President Donald Trump spoke in support of Paul Manafort after the former Trump former campaign chief was convicted of fraud charges, but the president was silent about the guilty plea of his former lawyer and fixer, Michael Cohen.
"Paul Manafort is a good man. ... It doesn't involve me but it's a very sad thing. ... It had nothing to do with Russian collusion," Trump told reporters Tuesday during a campaign trip to West Virginia.
Trump pointedly ignored any mention of Cohen, who indirectly implicated Trump in two counts of felony campaign finance violations.
Cohen pleaded guilty to eight felonies in federal court for the Southern District of New York, marking the end of a monthslong saga that burst into public view in early April, when FBI agents raided the attorney's home, office and hotel room, and seized hundreds of thousands of files.
At nearly the same time on Tuesday afternoon, a jury convicted Manafort of eight of 18 counts in a case handled by special counsel Robert Mueller in Alexandria, Virginia.
The legal blows against Trump's former associates landed right before the president was scheduled to whip up a crowd of supporters in a campaign-style rally in West Virginia.
It was unclear Tuesday afternoon what the next steps would be for the president and his legal team, currently led by Trump's longtime friend, former New York Mayor Rudy Giuliani.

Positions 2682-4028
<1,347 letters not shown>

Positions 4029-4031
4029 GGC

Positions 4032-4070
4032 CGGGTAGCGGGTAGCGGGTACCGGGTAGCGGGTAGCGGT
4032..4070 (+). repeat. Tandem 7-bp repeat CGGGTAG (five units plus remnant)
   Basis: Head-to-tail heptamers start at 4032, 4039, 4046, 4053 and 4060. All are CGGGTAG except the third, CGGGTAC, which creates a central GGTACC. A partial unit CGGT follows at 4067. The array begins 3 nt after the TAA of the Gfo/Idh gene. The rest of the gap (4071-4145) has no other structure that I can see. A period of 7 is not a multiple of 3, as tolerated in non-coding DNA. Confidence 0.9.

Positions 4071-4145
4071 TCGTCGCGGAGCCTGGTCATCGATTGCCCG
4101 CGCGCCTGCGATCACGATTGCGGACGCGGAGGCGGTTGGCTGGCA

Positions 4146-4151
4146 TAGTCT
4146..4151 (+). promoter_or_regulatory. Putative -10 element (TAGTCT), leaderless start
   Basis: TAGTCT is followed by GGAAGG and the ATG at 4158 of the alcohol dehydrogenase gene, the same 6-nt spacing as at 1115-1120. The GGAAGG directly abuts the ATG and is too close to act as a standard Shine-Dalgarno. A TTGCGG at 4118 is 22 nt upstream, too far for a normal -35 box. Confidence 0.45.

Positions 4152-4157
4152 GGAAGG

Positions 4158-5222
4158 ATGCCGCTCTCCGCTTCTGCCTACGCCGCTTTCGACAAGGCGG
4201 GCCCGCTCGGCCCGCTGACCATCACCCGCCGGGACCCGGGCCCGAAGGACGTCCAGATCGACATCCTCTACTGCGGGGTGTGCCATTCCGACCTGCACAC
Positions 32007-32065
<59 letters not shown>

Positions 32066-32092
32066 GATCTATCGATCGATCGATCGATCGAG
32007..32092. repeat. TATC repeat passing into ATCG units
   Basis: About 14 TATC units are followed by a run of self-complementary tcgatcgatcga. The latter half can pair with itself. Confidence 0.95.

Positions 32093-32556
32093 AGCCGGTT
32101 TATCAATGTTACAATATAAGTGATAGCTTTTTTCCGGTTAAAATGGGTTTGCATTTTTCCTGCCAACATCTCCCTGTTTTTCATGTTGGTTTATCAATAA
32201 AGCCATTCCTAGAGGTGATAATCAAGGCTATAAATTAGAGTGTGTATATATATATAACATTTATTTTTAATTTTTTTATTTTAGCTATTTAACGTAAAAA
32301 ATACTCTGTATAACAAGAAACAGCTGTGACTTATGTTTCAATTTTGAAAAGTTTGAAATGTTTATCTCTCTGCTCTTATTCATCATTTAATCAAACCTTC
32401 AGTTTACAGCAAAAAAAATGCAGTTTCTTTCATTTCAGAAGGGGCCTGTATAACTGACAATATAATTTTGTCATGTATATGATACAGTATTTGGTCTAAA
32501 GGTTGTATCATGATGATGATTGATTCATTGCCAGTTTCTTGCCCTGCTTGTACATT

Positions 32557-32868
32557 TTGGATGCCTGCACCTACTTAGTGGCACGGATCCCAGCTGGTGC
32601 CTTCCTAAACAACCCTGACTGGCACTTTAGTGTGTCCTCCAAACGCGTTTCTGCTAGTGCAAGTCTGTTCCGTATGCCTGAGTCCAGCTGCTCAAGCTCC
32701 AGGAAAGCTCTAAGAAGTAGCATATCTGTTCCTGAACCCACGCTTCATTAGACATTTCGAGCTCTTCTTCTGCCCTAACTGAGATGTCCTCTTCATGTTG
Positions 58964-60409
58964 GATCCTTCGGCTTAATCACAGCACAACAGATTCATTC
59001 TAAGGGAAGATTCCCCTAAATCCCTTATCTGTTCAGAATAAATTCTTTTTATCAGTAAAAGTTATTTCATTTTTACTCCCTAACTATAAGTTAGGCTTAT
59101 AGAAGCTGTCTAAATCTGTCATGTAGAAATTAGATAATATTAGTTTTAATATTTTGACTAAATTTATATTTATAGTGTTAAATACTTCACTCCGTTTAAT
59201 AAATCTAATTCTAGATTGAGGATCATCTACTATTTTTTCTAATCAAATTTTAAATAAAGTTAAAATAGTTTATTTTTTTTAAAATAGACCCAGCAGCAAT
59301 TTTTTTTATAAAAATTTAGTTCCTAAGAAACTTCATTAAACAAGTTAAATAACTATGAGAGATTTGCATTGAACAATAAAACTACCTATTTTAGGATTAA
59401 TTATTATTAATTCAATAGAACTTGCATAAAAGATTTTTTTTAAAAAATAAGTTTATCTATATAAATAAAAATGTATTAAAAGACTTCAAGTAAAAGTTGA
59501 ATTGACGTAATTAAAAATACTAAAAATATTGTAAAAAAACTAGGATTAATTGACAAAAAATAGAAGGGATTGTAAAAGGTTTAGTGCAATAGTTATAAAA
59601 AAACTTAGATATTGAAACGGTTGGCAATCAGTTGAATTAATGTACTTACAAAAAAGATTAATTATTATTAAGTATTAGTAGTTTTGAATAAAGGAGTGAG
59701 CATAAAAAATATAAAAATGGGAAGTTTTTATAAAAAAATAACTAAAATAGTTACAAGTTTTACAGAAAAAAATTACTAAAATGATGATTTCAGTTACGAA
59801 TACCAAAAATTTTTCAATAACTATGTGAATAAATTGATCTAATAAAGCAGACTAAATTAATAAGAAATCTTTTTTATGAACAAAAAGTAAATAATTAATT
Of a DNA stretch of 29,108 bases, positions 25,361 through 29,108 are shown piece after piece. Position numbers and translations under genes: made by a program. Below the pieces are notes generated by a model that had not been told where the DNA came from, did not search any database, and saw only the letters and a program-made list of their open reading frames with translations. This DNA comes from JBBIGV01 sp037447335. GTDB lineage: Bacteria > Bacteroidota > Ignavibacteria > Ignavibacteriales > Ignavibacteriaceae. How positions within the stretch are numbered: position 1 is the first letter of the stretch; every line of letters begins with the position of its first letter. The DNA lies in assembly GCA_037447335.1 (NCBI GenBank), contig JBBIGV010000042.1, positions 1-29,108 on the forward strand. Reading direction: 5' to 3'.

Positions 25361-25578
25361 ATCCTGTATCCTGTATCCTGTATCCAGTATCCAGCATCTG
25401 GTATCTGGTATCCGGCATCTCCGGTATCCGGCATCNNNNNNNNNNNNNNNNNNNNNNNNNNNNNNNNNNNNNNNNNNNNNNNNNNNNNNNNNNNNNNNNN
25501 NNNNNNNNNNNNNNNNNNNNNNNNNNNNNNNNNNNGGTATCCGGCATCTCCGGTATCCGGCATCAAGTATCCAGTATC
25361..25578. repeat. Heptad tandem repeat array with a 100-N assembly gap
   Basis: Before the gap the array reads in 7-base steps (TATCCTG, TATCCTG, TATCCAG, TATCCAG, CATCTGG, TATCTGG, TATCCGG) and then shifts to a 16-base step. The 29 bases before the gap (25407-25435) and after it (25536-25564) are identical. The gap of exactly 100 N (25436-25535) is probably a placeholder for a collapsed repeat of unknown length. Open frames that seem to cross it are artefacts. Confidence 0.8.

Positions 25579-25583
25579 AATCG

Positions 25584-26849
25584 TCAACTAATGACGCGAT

In a statement, Giuliani said there was "no allegation of any wrongdoing against the President in the government's charges against Mr. Cohen."
Giuliani added: "It is clear that, as the prosecutor noted, Mr. Cohen's actions reflect a pattern of lies and dishonesty over a significant period of time."
Indeed, Trump's name was not used in the lower Manhattan courtroom during Tuesday's hearing. Cohen instead made references to an unidentified "candidate," at whose direction Cohen said he paid two women for the purpose of influencing the presidential election.
But Cohen's lawyer, Lanny Davis, had no reservations about calling out Trump by name in a statement following Cohen's appearance in court.
"This is Michael fulfilling his promise made on July 2nd to put his family and country first and tell the truth about Donald Trump," said Davis, who served in President Bill Clinton's White House. "Today he stood up and testified under oath that Donald Trump directed him to commit a crime by making payments to two women for the principal purpose of influencing an election."
Davis even appeared to accuse Trump of being guilty of some of the same crimes Cohen admitted to. "If those payments were a crime for Michael Cohen," Davis asked, "then why wouldn't they be a crime for Donald Trump?"